By Rich Coutinho
» More Columns
As we head to spring training next week, questions abound about the Mets’ finances, David Wright’s contract situation, the health of Johan Santana and, of course, Sandy Alderson’s Twitter account.
But in my opinion, one of the more interesting questions has flown under the radar: Will Jason Bay return to the form he exhibited before signing with the New York Mets?
I don’t know a single Mets fan that criticized the Bay signing prior to the 2010 season. But I’d be hard-pressed to find someone who likes it now. The reality is that the Mets have no choice but to put him out in left field every day. His contract is not movable and quite frankly, they have no other options.
The positive part? He is an athlete with a lot to prove in this town — and he is determined to do it.
“I feel terrible about the way I performed,” said Bay at the end of the 2011 season, “and I can’t escape it–I’ve played poorly. So for me this offseason I will prepare myself to start the season healthy and help this team win.”
Bay is an easy guy to root for. He is honest, hard-working and never makes excuses. He is also a tireless worker — one of the first to get to the ballpark every day. But in New York, all fans care about is production. Bay is keenly aware of that.
“I tinkered so much with my stance and got some much advice that I think it hurt me,” said the left fielder, “but please do not blame them–they were trying to help. It is up to me and when I am in the batters box, I have to perform–it is that simple.”
Bay came here two years ago, hoping to not only excel at the plate but be with a team that was winning and in contention.
“I do not regret coming here at all,” said Bay. “And sometimes you can only truly appreciate success when things have been a struggle. Of course, I would have preferred far less of a struggle. I want to be the type of player Terry Collins can rely on for good RBI production and I plan on doing everything I can to get to that point.”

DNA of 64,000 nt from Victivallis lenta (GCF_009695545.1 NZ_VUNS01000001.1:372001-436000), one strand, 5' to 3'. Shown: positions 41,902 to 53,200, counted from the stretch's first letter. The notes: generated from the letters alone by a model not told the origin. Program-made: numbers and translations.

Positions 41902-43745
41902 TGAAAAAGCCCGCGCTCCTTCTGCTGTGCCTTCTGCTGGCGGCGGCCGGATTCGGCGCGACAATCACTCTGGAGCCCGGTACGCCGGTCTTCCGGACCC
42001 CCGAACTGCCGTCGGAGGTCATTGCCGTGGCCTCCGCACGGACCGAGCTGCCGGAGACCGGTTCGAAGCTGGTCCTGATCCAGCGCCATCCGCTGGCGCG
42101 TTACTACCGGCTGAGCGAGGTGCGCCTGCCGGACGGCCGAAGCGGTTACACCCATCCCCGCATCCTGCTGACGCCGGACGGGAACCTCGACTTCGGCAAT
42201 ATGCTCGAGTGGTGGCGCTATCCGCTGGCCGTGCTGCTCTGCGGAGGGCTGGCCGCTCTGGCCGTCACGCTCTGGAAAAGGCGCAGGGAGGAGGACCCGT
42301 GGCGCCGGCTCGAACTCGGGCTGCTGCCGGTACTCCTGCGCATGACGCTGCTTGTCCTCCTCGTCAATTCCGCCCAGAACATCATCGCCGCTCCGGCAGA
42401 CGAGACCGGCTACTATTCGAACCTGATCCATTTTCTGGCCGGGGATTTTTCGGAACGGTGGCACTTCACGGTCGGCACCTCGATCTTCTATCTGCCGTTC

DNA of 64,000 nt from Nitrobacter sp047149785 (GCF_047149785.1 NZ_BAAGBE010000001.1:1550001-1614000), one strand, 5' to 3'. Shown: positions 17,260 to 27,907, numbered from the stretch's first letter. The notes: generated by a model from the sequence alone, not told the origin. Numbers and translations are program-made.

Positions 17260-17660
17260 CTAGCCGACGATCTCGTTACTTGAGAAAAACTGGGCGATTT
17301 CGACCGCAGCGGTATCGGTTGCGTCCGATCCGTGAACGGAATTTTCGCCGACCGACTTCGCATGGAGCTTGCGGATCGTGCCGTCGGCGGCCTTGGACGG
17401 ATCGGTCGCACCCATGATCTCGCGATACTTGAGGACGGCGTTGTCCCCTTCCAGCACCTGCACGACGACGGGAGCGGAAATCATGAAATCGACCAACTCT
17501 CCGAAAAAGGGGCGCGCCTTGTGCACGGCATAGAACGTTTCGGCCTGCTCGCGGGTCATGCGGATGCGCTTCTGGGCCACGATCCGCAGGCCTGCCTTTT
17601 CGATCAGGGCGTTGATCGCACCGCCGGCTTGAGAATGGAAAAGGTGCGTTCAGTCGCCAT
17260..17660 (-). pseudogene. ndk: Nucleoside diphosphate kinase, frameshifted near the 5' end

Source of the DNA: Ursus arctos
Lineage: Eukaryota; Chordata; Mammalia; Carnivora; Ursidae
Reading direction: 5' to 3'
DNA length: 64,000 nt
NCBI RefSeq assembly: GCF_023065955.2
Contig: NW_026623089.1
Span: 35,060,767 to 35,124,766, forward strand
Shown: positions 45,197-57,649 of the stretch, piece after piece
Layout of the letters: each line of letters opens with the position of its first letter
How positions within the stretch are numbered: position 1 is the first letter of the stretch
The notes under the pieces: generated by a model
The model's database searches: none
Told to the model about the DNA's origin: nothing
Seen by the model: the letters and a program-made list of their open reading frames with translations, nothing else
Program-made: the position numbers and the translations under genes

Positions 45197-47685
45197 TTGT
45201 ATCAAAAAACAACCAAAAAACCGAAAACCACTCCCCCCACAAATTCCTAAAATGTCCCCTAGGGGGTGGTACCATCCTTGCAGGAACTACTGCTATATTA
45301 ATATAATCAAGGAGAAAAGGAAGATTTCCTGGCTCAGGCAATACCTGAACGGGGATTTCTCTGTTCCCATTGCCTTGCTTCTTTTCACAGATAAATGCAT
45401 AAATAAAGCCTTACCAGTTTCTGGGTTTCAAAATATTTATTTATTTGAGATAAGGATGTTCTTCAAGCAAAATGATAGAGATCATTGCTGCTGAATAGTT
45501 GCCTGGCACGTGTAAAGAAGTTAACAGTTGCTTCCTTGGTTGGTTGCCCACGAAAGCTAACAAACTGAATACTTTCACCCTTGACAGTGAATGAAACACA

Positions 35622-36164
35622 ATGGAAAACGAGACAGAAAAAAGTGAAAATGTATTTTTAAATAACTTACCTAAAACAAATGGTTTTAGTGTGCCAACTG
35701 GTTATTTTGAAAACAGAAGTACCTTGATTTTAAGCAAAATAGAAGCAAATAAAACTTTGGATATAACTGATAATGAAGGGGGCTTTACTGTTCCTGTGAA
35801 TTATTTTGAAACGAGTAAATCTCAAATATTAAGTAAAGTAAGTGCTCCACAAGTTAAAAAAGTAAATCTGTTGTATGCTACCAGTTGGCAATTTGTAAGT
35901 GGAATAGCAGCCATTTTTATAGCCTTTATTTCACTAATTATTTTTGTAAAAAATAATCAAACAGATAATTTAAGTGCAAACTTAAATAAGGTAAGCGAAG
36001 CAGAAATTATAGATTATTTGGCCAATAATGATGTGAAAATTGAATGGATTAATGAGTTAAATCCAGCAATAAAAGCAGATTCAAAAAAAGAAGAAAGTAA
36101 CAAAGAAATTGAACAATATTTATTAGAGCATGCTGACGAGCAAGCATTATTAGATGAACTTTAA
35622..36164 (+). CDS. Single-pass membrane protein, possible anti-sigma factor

Last year I am sure Bay got sick and tired and getting the “What’s wrong?” questions. But he never ducked a single media session and always answered the question politely and completely. I am not a batting coach and can not pinpoint what has gone wrong for Bay. Hitting is such a precise science that if you lose a split second of bat speed, that could turn a .290 hitter into a .240 hitter in a New York minute. At times last year, his bat did look slow. Not being able to catch up a high fastball is a huge cause of concern.
But spring is about getting a fresh start — and nobody needs one more than Bay. If he bats fifth in Collins’ batting order, he could benefit from being sandwiched between two powerful left-handed batters — Ike Davis and Lucas Duda. Bringing in the fences at Citi Field might also help him. And Lord knows the Mets and Bay are overdue for some good fortune.
If he does turn it around, I am sure Bay with continue to live by the “Two H’s”: Hunger and Humility.
Like I said, spring training is next week and we can all dream a little?
Will Bay ever be a core bat for the Mets? Sound off below…